This is the third story we are writing leading up to the National Championship game between Notre Dame and Alabama. This story recounts the first time these two storied franchises ever met – the 1973 Sugar Bowl, still to this day one of the most exciting games ever played.
It was New Year’s Eve, 1973. Dick Clark was preparing for the very first new years’ eve countdown – no pomp, no circumstance, just a countdown. AC/DC performed their first-ever live show at Chequers in Sydney, Australia. And the No. 1 song on the charts was Jim Croce’s “Time in a Bottle.”
But for fans of two of the most storied programs in college football history, Dec. 31, 1973 was important for another reason: It was the first time that Notre Dame and Alabama would face each other on the field.
At stake? Just a little thing like a National Championship. Alabama was ranked No. 1; Notre Dame was No. 3 – and both were undefeated.
Since Alabama switched to the wishbone offense in 1971, they had outscored opponents 1,228 to 381, while losing just three games in that span.
Ara Parseghian and Notre Dame had similarly found success, as in his first year the Irish were 9-1 and chosen as the National Football Foundation’s national champion. In 1973, both programs were on top of the world. Alabama defense was solid, as expected, allowing a mere eight points per game. But the wishbone unleashed on even the best-prepared was steamrolling opponents into submission, rolling up 480 yards and 41 points per game.
Notre Dame wasn’t chopped liver, however. The Irish defense was ranked No. 1 in the nation, and the Wing-I offense averaged nearly 36 points per game.
Said Sports Illustrated: “It’s doubtful that any college bowl game ever featured two teams with such an itch to get at one another.”
More than 85,000 filled into New Orleans’ Tulane Stadium for the 40th annual Sugar Bowl game, and rumor has it scalpers were asking as much as $2,000 a seat, which based on www.westegg.com’s inflation calculator, amounted to $9,984.68 in 2011.
As is so rarely seen anymore, the game more than lived up to the pregame hype.
Notre Dame quarterback Tom Clements opened the game completing three passes for 59 yards, paving the way for a Wayne Bullock touchdown run.
Alabama took the lead in the second quarter, but on the ensuing kickoff, Irish return man Al Hunter took the kick 93 yards to put Notre Dame back on top, and the teams went into the halftime locker room with the Irish holding a 14-10 lead.
Both teams scored touchdowns in the third quarter, setting the stage for a dramatic final frame, the likes which have been rarely seen.
After recovering a Notre Dame fumble, Bear Bryant gambled with a trick play – something the conservative, play-it-by-the-book coach rarely did. But on this occasion, he had quarterback Richard Todd pitch the ball to Mike Stock. Everyone expected another run, and why wouldn’t they?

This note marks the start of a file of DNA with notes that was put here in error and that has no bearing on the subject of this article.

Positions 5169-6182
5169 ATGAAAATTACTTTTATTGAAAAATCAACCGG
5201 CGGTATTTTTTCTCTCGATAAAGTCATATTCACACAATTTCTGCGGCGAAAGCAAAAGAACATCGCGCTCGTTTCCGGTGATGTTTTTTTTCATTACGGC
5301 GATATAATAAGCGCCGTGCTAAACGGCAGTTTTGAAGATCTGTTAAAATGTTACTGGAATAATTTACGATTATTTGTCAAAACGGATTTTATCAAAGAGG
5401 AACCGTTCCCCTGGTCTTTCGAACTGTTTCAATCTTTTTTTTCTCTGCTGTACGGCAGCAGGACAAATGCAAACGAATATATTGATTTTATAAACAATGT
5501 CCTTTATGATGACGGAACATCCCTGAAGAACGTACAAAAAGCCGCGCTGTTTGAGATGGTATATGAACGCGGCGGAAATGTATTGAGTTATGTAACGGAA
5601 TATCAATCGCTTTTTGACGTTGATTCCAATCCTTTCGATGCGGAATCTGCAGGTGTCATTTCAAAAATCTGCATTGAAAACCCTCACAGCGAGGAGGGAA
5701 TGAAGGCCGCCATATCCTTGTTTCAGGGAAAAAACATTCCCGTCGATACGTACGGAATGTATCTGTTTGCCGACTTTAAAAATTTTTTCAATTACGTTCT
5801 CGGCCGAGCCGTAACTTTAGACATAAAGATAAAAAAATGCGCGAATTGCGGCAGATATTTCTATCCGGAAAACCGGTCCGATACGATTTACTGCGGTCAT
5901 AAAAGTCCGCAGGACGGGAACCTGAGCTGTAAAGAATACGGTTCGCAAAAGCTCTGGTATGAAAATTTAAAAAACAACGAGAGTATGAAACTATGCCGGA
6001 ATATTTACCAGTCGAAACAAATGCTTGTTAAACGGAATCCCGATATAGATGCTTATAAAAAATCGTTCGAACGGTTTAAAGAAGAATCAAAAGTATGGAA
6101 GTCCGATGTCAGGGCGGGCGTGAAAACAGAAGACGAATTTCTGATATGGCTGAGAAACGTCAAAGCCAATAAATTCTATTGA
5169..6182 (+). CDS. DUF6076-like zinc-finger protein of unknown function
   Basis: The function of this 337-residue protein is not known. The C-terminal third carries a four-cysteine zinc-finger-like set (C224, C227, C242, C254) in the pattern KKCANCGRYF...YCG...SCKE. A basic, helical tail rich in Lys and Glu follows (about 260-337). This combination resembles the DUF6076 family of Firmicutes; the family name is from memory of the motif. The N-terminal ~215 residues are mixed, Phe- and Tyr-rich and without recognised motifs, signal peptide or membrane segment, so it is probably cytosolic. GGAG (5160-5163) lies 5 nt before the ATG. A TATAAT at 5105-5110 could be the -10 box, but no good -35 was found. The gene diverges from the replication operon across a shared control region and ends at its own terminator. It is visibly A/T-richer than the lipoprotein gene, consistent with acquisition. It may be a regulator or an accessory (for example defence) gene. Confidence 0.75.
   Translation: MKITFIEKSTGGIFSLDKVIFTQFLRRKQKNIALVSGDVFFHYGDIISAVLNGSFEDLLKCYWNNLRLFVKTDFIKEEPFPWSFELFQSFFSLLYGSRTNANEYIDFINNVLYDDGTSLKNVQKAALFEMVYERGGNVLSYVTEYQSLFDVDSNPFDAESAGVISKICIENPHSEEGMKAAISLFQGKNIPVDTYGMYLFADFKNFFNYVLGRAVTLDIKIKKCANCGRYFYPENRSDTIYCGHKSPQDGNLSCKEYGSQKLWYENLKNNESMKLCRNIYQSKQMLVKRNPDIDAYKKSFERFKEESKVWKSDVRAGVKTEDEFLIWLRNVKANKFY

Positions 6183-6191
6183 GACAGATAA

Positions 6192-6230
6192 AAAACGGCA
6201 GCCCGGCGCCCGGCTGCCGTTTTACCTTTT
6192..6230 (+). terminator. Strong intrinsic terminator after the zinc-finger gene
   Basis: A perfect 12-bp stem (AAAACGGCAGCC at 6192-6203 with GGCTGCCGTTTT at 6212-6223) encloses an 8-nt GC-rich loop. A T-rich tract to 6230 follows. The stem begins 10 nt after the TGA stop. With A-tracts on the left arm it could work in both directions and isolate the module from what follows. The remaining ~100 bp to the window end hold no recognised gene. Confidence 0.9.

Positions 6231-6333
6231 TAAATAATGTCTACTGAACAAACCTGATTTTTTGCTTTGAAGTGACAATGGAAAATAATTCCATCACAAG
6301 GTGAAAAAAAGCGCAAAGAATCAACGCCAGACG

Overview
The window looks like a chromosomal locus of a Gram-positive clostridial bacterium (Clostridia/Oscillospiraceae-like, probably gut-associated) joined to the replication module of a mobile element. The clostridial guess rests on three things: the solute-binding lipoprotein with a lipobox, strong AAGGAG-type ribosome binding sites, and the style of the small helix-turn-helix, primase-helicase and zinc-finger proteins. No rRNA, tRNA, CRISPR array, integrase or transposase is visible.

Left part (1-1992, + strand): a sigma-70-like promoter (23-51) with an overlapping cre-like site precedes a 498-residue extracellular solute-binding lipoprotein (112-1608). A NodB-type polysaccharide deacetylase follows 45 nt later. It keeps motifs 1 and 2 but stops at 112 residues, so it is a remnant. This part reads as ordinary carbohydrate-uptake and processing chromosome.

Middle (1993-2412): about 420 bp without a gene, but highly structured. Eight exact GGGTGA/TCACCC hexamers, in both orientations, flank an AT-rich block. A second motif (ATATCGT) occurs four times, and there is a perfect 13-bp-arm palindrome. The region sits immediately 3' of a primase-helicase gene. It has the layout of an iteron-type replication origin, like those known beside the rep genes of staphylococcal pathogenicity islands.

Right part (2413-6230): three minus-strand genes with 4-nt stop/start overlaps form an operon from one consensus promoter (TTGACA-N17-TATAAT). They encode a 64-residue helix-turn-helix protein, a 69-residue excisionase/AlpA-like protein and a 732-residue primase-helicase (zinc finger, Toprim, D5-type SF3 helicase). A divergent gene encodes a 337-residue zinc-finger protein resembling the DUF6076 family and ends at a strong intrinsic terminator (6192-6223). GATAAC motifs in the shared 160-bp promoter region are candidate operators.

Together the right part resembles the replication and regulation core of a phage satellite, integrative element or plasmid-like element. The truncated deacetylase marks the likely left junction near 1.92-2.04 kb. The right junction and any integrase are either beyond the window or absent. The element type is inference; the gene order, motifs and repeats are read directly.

But the Bear – and Stock – shocked the stadium, when Stock lofted a wobbly pass to a wide-open Todd, who snared the pass and scored easily. After a failed conversion, Alabama held a scant 23-21 lead with slightly more than nine minutes remaining.
After driving the length of the field but having to settle for a field goal, Notre Dame again took the lead, 24-23. The defenses finally lived up to their previous billing, forcing punts back and forth. Finally, the Irish were sent deep in their own territory with three minutes left.
Two runs netted next to nothing, and Notre Dame faced a 3rd-and-8 from their own 3.
Years later, Bryant recalled, “There are so many ways to win from that position. A fumble. A good defensive play to force a safety. A blocked punt. The main thing was to hold them and make them try to kick it out. We were sure to have good field position and plenty of time to score. We also had two timeouts left.”
But turnabout is fair play. After watching Alabama complete a trick play, Parseghian decided it was time for one of his own. Common sense said to run the ball – you don’t want to take a sack and a safety. This time, however, Parseghian called for a pass – a play-action pass, at that.
Irish backup sophomore receiver Robin Weber – who had caught one pass all year – ran past a defense expecting a run and was wide open along the Alabama sideline. The 35-yard-completion gave the Irish first down with less than two minutes to play.
“I had tackle shoulder pads, a lineman’s cage face mask, and I had never caught a pass from Tom Clements — not even warm-ups,” Weber said many years later. “I had never run the play in practice. I had never run any pass play in practice.”
“We got into a two-tight end set, a running set,” Clements recalled years later.
“It was a play where (tight end Dave) Casper was supposed to cross from one side of the field to the other, and he was the main target. But when I made the play-action fake and looked into the area where he was supposed to be, I noticed that (wide receiver) Robin Weber was running straight down the field.”
Notre Dame then proceeded to run out the clock and claim the 24-23 victory.
With six lead changes, and the outcome in doubt until the final minutes, the excitement proved to be too much for some people – Birmingham Post-Herald sportswriter Herb Kirby saw the game to the end, wrote his story, filed it to the paper — then died of a heart attack in the press box.
Some, however, didn’t ever view the game as an Alabama loss.
“I don’t think we got beat by Notre Dame,” Bryant said. “Time just ran out on us.”
“There were no losers on that field,” he said.
The Crimson Tide and Fighting Irish went on to play five more times in the next 14 years. Alabama won only once, in 1986.